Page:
There can be many ways to answer a single question. Some answers are questions themselves.
I would ask, “If a religion or philosophy, a teaching or way of life is founded by a man, does that mean it is patriarchal?” My thought would be no.
Another question: Is only the body or is the mind gendered? If only the body, then anyone who is a stream-enterer and has entered the Arahant Path, who has destroyed the fetter and distortion of sakkayaditthi (“view of self identity as existent in the body”) should have mentally escaped the snares of patriarchal views.
Is the mind and consciousness gendered? And is rebirth karma gendered? Different Buddhist traditions seem to have gone different directions in this regard. Some early teachings on rebirth and the past life stories of the great disciples of the Buddha illustrate single gender transmigration, even from animal life to human and divine life; others do not.
Texts often considered by scholars to contain some of the older or oldest strata of the Early Buddhist texts illustrate transgender rebirth. In example, in the Therigatha, the venerable Mahapajapati Gotami Theri, the Buddha’s aunt and foster mother, often acclaimed as the founder of the Bhikkhuni Sangha, speaks of her past lives as both male and female. This is not the only such mention among Buddhist texts. And yet, there are some traditions within Buddhism, particularly within later Pali-text genres, that do not accept this, seeming to have adopted the view that gender identity runs deeper than this.
The Apadana (“Sacred Biography”) genre of the Pali Texts is a tradition in which gendered identity does run deeper and spans lives. In the Theri Apadana (the “Sacred Biographies of the Women Elders”), often written of as the younger sister of the Therigatha above, all of the awakening women’s past lives remembered are of female incarnation. This doctrine thus places enormous emphasis on awakening in the woman’s body, and realizing full fruition on the spiritual path as a woman. For within this important genre of texts, one cannot transgender over lives. The life stories and past life stories contained within this body of texts illustrate women in foremost positions of leadership, teaching and eminence within the early Buddhist Sangha. A far cry from contemporary Asian Theravada in which it is often considered improbably to impossible that a woman realize the epitome of the spiritual path as a woman, and rebirth as a man is sought as favorable. Unsurprisingly, where this doctrine is strong, the contemporary Buddhist culture is highly patriarchal.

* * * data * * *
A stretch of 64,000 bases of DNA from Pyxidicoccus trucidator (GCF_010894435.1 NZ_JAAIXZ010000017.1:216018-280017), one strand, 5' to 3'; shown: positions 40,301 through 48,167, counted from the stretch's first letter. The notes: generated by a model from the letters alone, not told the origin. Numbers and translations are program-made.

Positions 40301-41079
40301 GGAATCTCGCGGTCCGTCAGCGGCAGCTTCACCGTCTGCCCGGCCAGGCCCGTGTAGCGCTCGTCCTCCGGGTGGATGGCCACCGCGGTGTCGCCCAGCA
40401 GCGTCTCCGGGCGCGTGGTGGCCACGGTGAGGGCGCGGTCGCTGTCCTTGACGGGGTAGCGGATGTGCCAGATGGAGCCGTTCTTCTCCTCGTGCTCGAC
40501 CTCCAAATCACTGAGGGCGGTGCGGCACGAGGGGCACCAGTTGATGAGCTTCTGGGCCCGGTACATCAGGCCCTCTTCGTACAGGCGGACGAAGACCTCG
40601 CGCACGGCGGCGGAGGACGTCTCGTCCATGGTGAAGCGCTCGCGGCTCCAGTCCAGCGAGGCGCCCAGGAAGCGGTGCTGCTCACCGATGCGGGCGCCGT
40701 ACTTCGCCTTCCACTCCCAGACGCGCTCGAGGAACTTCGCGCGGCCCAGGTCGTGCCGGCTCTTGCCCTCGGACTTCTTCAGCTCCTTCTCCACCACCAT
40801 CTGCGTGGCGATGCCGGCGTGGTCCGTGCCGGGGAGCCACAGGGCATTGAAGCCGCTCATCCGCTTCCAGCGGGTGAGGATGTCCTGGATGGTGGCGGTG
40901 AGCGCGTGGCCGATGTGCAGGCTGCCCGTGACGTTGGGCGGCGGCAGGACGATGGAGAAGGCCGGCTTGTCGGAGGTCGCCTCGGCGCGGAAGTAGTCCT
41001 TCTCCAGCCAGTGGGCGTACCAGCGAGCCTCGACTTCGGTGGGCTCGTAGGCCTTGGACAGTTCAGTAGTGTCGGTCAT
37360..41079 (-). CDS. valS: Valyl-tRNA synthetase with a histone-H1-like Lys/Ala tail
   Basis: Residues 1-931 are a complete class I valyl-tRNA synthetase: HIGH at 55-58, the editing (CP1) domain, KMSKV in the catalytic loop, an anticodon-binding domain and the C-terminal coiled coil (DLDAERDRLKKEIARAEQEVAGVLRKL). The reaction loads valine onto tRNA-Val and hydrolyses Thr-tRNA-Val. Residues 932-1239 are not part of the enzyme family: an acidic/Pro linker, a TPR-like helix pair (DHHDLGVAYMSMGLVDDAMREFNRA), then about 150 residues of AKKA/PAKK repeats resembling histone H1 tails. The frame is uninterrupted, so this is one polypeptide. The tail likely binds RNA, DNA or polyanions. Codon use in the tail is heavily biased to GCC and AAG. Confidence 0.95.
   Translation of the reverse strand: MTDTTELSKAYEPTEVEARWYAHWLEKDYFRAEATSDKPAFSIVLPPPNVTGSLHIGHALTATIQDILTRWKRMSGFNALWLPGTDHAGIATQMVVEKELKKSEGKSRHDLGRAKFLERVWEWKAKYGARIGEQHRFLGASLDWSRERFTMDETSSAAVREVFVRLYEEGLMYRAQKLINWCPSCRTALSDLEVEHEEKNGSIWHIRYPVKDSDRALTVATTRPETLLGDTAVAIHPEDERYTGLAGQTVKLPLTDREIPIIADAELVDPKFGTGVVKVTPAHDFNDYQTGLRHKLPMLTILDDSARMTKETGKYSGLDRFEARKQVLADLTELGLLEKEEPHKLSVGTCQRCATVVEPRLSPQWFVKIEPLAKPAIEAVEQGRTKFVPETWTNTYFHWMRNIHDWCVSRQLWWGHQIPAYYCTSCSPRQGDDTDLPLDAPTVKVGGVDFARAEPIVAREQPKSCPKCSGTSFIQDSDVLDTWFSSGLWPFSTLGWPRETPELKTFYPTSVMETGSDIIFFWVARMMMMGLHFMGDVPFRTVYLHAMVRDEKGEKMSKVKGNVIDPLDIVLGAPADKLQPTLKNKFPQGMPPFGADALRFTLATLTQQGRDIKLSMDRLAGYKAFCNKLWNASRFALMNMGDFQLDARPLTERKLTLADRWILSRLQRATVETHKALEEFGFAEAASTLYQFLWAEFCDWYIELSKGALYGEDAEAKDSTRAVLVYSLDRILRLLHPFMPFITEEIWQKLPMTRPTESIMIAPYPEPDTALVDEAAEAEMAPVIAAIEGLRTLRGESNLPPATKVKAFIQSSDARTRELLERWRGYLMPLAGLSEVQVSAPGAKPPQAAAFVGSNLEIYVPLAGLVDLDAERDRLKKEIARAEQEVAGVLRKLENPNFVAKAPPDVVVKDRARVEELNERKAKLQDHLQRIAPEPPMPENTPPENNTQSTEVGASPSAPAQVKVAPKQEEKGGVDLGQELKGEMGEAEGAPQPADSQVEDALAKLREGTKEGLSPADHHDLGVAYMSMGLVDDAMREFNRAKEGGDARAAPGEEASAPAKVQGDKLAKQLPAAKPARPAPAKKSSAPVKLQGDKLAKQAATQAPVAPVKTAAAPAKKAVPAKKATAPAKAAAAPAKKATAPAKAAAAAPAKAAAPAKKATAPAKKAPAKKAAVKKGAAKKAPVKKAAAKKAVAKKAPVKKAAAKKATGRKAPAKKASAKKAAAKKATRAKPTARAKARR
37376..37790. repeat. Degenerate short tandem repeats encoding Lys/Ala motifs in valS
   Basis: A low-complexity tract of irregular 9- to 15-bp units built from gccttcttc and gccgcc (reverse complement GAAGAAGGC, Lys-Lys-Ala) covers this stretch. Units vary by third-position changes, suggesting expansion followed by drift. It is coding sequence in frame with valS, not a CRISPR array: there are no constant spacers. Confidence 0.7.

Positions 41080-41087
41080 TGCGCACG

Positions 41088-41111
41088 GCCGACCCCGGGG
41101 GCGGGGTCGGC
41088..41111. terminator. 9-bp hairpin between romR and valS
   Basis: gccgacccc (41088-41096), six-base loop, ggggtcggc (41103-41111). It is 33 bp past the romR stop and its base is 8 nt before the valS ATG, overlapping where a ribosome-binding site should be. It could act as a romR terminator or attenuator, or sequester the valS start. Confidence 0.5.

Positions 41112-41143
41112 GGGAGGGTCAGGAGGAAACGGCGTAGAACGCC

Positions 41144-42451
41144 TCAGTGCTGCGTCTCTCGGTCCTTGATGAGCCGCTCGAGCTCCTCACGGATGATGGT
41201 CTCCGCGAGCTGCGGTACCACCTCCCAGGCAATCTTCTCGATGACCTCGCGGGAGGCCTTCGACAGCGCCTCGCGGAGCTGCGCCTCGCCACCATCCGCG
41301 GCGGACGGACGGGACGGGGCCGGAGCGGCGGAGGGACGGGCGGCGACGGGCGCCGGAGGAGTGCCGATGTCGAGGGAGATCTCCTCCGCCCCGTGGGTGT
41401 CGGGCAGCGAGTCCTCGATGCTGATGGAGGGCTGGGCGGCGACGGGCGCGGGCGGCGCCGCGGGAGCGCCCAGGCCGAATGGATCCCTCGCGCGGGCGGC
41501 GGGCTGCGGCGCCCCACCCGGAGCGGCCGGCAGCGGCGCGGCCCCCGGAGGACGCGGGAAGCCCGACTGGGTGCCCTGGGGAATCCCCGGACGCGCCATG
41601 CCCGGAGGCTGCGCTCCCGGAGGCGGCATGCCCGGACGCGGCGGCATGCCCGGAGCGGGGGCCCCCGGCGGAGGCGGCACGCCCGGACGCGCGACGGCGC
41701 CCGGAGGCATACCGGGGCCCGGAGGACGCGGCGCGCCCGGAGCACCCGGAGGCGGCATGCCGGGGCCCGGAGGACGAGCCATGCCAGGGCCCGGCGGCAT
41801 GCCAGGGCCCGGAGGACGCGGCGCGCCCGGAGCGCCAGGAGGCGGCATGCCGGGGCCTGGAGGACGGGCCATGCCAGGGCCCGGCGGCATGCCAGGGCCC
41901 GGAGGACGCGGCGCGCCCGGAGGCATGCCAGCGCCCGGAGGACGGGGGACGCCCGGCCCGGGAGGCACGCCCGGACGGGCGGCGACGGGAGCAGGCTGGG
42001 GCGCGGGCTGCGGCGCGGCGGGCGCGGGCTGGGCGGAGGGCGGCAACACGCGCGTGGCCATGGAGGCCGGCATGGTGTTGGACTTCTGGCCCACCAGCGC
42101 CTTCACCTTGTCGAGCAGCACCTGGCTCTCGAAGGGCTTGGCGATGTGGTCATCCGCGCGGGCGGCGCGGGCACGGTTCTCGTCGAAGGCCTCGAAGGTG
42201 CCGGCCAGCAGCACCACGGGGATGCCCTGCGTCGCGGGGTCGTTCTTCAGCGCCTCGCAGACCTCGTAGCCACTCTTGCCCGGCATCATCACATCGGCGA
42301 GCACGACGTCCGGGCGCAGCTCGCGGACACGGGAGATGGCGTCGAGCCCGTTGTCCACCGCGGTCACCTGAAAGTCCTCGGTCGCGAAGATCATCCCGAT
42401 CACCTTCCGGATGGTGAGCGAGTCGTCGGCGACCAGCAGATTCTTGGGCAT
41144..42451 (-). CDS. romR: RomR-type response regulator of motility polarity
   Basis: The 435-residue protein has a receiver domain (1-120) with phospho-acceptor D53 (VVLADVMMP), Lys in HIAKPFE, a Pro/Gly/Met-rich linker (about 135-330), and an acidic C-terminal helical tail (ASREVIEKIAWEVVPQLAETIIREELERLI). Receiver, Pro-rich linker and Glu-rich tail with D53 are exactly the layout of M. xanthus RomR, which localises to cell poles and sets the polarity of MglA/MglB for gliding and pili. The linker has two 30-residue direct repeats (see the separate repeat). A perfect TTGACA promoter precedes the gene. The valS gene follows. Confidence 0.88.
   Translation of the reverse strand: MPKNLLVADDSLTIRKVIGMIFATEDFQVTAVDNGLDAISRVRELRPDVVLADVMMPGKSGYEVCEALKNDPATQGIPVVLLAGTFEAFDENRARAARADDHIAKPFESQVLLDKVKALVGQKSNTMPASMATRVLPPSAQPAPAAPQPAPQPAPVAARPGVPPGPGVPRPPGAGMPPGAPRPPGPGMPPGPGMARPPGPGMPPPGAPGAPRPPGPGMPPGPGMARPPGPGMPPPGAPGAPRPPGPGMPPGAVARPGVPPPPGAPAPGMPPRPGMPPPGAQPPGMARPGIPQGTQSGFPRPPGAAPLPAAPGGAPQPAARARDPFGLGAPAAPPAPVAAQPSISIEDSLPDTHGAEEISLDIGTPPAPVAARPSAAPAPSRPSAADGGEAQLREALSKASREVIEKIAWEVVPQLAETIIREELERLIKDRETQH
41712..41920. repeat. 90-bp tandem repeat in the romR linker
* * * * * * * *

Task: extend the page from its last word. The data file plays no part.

Returning to a different picture in early Buddhist teachings, Buddhist scholar Peter Skilling has noticed the parallels that run across Early Buddhism, in which both men and women seem to have had equal opportunities in both the lay Buddhist world and the monastic spheres. And yet, as we have seen in brief above, in adapting with various cultures, times and places, this practice too was adapted and has adapted again and again in various ways, and continues to adapt. The variety that we find now is the legacy of these adaptations in past.
A student of certain Buddhist traditions such as Zen might ask, “What about the lineages of patriarchs?” Having studied Buddhism in various Asian languages; Sanskrit, Pali and Classical Buddhist Chinese; this is one of the questions that brings on a little chuckle for me.
I would say that early Buddhism had both patriarchs and matriarchs, both Mothers and Fathers of the Sangha, with their gatherings of students and adepts who sang their praises in gratitude. These leading “Elders” were called Theras (m) and Theris (f), or the gender neutral 高僧 in Chinese. (These words should appear familiar from the text names above.) They were also called Etadagga Savakas (m) or Etadagga Savikas (f)–“Foremost Leading Disciples of the Buddha”. Later traditions also called them Pubbacariyas in Pali or Purvacaryas in Sanskrit, literally the “Former” or “Foremost” or “Preeminent Masters/Teachers”.